The Magistrate Judge recommends dismissing Plaintiff's claims of (a) retaliation under Title VII, the ADA, and the ADEA, (b) national origin and religion discrimination under Title VII, and (c) disability discrimination under the ADA because he failed to exhaust his administrative remedies as to these claims.[5] See R & R at pp. 8-12, 19. Plaintiff does not appear to specifically object to the Magistrate Judge's conclusion that these claims were not administratively exhausted, [6] but in any event, the Court agrees with the Magistrate Judge's conclusion. The Charge of Discrimination that Plaintiff filed with the South Carolina Human Affairs Commission[7] indicated he was claiming discrimination based on race, color, sex, and age-not retaliation, national origin, religion, or disability. See ECF No. 26-1 at p. 2. Thus, Plaintiff cannot now pursue a claim he did not present in his Charge of Discrimination. See Balas, 711 F.3d at 408 (“In determining what claims a plaintiff properly alleged before the EEOC, we may look only to the charge filed with that agency.”); Jones, 551 F.3d at 300 (“The scope of the plaintiff's right to file a federal lawsuit is determined by the charge's contents.”); El-Reedy, 273 F.Supp.3d at 602 (“[I]n determining the scope of Plaintiff's exhausted claims, the Court is bound by the scope of Plaintiff's claims as are set forth in her administrative charge, and only those discrimination claims set forth in the administrative charge, reasonably related thereto, or which were developed by a reasonable investigation of the claims set forth in the original charge may be maintained in a subsequent [] lawsuit.”). Accordingly, the Court will dismiss with prejudice Plaintiff's claims of retaliation and discrimination based on national origin, religion, and disability because he did not exhaust his administrative remedies as to these claims.[8]

         II. Exhausted Claims

         The Magistrate Judge recommends dismissing Plaintiff's remaining claims-(a) Title VII race, color, and gender/sex discrimination claims and (b) ADEA discrimination claims-pursuant to Fed.R.Civ.P. 12(b)(6) for failure to state a claim. See R & R at pp. 12-19. Plaintiff objects to this recommendation. See ECF No. 39 at pp. 1, 3-4.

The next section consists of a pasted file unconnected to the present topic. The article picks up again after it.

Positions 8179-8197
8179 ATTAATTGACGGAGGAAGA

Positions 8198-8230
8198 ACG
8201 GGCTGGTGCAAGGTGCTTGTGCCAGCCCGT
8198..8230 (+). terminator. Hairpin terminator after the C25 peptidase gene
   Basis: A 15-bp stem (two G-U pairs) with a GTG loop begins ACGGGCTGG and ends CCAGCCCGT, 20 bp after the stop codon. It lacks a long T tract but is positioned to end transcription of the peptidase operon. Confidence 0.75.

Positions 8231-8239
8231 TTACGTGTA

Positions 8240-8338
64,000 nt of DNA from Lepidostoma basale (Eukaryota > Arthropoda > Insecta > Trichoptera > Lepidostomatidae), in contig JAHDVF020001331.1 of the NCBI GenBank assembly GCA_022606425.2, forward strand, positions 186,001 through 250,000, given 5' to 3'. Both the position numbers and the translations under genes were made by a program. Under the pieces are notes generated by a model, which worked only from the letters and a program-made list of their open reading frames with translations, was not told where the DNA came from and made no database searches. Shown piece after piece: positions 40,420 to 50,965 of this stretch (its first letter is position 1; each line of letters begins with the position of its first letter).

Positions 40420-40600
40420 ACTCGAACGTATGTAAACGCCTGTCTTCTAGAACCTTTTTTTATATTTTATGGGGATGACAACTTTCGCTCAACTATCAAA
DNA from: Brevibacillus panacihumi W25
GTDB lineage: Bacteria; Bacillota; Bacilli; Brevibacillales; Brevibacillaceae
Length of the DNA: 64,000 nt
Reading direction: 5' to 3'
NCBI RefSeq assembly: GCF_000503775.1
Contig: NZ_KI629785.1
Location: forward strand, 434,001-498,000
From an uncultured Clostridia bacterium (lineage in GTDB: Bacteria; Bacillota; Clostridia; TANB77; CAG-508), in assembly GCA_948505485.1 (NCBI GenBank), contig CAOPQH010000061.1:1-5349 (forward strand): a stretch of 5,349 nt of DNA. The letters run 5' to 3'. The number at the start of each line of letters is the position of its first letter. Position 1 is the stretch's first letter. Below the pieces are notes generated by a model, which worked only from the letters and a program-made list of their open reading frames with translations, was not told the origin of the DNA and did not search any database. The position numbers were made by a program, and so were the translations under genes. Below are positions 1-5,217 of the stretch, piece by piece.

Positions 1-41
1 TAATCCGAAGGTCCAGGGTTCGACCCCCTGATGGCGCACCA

“To survive a Rule 12(b)(6) motion, the complaint must contain sufficient factual matter, accepted as true, to state a claim to relief that is plausible on its face.” Elliott v. Am. States Ins. Co., 883 F.3d 384, 395 (4th Cir. 2018) (quoting Ashcroft v. Iqbal, 556 U.S. 662, 678 (2009), and Bell Atlantic Corp. v. Twombly, 550 U.S. 544, 570 (2007)). “[A] plaintiff must provide sufficient detail to show that he has a more-than-conceivable chance of success on the merits.” Upstate Forever v. Kinder Morgan Energy Partners, L.P., 887 F.3d 637, 645 (4th Cir. 2018) (alterations omitted).

         Title VII prohibits an employer from terminating an employee on the basis of, inter alia, race, color, and sex, see 42 U.S.C. § 2000e-2(a)(1), and the ADEA prohibits such termination on the basis of age. See 29 U.S.C. § 623(a)(1). “[A]lthough the plaintiff need not plead facts that constitute a prima facie case under the framework of McDonnell Douglas Corp. v. Green, 411 U.S. 792 (1973), in order to survive a motion to dismiss, Swierkiewicz v. Sorema N.A., 534 U.S. 506, 510-15 (2002), a civil rights plaintiff retains the burden of alleging facts sufficient to state a claim entitling her to relief.” Harman v. Unisys Corp., 356 Fed.Appx. 638, 640 (4th Cir. 2009); see Goode v. Cent. Virginia Legal Aid Soc'y, Inc., 807 F.3d 619, 627 (4th Cir. 2015) (considering ...